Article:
An interpretable, data-efficient, and scalable neural scene representation.
We propose Scene Representation Networks (SRNs), a continuous, 3D-structure-aware scene representation that encodes both geometry and appearance. SRNs represent scenes as continuous functions that map world coordinates to a feature representation of local scene properties. By formulating the image formation as a neural, 3D-aware rendering algorithm, SRNs can be trained end-to-end from only 2D observations, without access to depth or geometry. SRNs do not discretize space, smoothly parameterizing scene surfaces, and their memory complexity does not scale directly with scene resolution. This formulation naturally generalizes across scenes, learning powerful geometry and appearance priors in the process.
SRNs explain all 2D observations in 3D, leading to unsupervised, yet explicit, reconstruction of geometry jointly with appearance. Normal maps may visualize the reconstructed geometry and make SRNs fully interpretable. On the left, you can see the normal maps of the reconstructed geometry - note that these are learned fully unsupervised! In the center, you can see novel views generated by SRNs, and to the right, the ground-truth views. This model was trained on 50 2D observations each of ~2.5k cars in the Shapenet v2 dataset.
SRNs generate images without using convolutional neural networks (CNNs) - pixels of a rendered image are only connected via the 3D scene representation and can be generated completely independently. SRNs can thus be sampled at arbitrary image resolutions without retraining, and naturally generalize to completely unseen camera transformations. The model that generated the images above was trained on cars, but only on views with a constant distance to each car - yet, it flawlessly enables zoom and camera roll, though these transformations were entirely unobserved at training time. In contrast, models with black-box neural renderers will fail entirely to generate these novel views.
By generalizing SRNs over a class of scenes, they enable few-shot reconstruction of both shape and geometry - a car, for instance, may be reconstructed from only a single observation, enabling almost perfectly multi-view consistent novel view generation.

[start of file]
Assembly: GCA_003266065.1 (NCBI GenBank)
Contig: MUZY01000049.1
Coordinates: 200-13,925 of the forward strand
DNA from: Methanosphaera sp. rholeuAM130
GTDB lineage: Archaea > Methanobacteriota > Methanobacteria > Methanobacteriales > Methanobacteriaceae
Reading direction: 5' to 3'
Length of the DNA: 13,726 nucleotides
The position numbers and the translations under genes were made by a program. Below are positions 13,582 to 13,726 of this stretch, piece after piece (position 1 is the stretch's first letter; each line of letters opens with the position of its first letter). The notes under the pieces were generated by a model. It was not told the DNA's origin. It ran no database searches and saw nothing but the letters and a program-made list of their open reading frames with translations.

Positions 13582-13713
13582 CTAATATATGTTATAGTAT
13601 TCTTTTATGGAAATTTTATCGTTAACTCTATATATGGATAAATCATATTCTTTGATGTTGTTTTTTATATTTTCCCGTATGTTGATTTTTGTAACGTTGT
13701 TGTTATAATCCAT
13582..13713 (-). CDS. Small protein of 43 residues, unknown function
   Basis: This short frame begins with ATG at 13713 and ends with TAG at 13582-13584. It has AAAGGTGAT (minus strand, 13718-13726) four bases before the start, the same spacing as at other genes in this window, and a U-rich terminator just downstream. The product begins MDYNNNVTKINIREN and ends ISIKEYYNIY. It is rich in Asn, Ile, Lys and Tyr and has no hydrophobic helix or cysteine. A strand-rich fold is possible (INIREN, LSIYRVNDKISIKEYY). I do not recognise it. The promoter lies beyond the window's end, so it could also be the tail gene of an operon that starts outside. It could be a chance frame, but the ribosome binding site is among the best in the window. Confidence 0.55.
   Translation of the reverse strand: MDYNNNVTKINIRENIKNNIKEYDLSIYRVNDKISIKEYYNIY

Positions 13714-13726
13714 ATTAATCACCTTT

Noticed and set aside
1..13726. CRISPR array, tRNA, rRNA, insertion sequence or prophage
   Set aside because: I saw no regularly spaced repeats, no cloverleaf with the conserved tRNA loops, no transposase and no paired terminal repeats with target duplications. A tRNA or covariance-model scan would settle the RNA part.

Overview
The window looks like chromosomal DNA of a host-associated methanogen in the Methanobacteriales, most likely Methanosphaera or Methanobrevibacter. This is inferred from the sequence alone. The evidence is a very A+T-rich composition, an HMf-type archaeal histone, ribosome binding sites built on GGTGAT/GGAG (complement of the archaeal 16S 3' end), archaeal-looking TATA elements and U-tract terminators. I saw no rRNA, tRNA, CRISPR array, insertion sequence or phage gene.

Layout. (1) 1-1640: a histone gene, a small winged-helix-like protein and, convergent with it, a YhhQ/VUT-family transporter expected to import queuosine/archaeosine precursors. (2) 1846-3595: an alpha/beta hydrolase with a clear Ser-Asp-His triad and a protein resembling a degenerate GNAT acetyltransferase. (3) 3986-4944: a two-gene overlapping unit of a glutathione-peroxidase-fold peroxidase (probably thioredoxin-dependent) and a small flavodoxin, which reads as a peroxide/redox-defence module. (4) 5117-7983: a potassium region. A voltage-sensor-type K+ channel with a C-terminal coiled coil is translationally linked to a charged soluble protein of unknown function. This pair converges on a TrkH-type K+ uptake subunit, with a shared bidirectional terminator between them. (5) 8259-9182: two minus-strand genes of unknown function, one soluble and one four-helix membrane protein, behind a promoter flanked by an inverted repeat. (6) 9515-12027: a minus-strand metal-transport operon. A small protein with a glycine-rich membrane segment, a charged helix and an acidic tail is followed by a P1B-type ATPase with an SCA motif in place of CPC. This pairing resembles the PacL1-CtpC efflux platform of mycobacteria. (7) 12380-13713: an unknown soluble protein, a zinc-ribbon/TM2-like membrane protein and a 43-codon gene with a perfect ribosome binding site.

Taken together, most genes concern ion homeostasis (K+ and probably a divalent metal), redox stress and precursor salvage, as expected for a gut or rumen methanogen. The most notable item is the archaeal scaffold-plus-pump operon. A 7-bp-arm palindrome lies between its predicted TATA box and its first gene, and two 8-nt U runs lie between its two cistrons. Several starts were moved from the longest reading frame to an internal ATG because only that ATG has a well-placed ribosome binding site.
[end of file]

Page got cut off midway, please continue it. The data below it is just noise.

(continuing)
Because surfaces are parameterized smoothly, SRNs naturally allow for non-rigid deformation. The model above was trained on 50 images each of 1000 faces, where we used the ground-truth identity and expression parameters as latent codes. A single identity has only been observed with a single facial expression. By fixing identity parameters and varying expression parameters, SRNs allow for non-rigid deformation of the learned face model, effortlessly generalizing facial expressions across identities (right). Similar to the cars and chairs above, interpolation latent vectors yields smooth interpolation of the respective identities and expressions (left). Note that all movements are reflected in the normal map as well as the appearance.
Here, we show first results for inside-out novel view synthesis. We rendered 500 images of a minecraft room, and trained a single SRN with 500k parameters on this dataset.
Neural Scene Representations. Computer vision has developed many different mathematical models of our 3D world, such as voxel grids, point clouds, and meshes. Yet, feats that are easy for a human - such as inferring the shape, material, or appearance of a scene from only a single picture - have eluded algorithms so far.
The advent of deep learning has given rise to neural scene representations. Instead of hand-crafting the representation, they learn a feature representation from data. However, many of these representations do not explicitly reason about geometry and thus do not account for the underlying 3D structure of our world, making them data-inefficient and opaque.
The trouble with voxel grids. Recent work (including our own) explores voxel grids as a middle ground. Features are stored in a 3D grid, and view transformations are hard-coded to enforce 3D structure. Voxel grids, however, are an unlikely candidate for the "correct" representation, as they require memory that scales cubically with spatial resolution. This is acceptable for small objects, but doesn't scale to larger scenes. Lastly, voxel grids do not parameterize scene surfaces smoothly, and priors on shape are learnt as joint probabilities of voxel neighborhoods.
SRNs. With SRNs, we take steps towards a neural scene representation that is interpretable, allows the learning of shape and appearance priors across scenes, and has the potential to scale to large scenes and high spatial resolutions.